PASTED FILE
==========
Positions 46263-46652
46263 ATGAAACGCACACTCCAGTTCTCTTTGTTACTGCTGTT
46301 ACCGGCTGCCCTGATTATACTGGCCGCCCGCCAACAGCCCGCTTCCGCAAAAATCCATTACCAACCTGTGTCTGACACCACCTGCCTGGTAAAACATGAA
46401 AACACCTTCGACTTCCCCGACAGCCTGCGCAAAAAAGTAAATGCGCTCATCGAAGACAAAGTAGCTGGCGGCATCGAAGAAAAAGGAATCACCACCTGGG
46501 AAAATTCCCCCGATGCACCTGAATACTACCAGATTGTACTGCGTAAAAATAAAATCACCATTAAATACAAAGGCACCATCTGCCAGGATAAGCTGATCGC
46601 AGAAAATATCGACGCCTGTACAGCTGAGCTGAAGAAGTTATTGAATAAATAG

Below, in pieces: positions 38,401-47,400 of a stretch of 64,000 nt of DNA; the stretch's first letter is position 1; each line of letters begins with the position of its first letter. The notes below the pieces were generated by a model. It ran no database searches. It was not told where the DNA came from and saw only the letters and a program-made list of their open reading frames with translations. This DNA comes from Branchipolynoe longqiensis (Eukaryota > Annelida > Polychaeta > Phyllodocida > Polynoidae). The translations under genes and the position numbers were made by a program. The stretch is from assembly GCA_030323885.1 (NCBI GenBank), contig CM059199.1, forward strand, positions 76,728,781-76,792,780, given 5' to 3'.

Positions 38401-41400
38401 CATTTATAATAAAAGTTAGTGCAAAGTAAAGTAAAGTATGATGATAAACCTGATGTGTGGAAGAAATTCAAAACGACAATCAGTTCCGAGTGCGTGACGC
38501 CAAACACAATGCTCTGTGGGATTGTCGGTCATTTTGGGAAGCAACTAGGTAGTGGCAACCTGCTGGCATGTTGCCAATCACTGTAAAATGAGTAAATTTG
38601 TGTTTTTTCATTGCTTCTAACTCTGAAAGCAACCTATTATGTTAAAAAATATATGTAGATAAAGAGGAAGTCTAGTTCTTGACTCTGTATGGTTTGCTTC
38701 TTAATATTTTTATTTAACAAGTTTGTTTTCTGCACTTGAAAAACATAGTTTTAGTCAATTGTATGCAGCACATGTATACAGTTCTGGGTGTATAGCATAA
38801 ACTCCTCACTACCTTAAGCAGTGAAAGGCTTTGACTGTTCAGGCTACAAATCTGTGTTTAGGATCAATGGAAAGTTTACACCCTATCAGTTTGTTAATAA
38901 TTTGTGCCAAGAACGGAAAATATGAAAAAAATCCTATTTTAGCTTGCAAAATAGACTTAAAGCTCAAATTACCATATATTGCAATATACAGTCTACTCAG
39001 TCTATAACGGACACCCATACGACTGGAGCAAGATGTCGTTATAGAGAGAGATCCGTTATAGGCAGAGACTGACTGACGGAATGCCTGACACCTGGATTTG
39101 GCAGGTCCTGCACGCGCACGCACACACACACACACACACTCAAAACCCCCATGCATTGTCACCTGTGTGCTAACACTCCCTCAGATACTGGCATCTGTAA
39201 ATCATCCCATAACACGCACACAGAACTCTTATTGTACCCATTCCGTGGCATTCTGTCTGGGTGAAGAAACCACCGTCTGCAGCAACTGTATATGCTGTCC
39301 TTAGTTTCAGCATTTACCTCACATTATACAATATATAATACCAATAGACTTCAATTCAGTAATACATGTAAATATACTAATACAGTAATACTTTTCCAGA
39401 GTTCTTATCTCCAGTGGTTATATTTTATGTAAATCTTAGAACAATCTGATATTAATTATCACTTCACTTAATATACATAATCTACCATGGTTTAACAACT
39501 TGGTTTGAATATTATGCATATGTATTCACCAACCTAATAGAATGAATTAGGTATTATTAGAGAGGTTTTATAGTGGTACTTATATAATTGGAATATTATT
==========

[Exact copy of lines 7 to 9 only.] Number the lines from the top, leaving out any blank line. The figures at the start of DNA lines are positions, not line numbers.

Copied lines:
Below, in pieces: positions 38,401-47,400 of a stretch of 64,000 nt of DNA; the stretch's first letter is position 1; each line of letters begins with the position of its first letter. The notes below the pieces were generated by a model. It ran no database searches. It was not told where the DNA came from and saw only the letters and a program-made list of their open reading frames with translations. This DNA comes from Branchipolynoe longqiensis (Eukaryota > Annelida > Polychaeta > Phyllodocida > Polynoidae). The translations under genes and the position numbers were made by a program. The stretch is from assembly GCA_030323885.1 (NCBI GenBank), contig CM059199.1, forward strand, positions 76,728,781-76,792,780, given 5' to 3'.

Positions 38401-41400
38401 CATTTATAATAAAAGTTAGTGCAAAGTAAAGTAAAGTATGATGATAAACCTGATGTGTGGAAGAAATTCAAAACGACAATCAGTTCCGAGTGCGTGACGC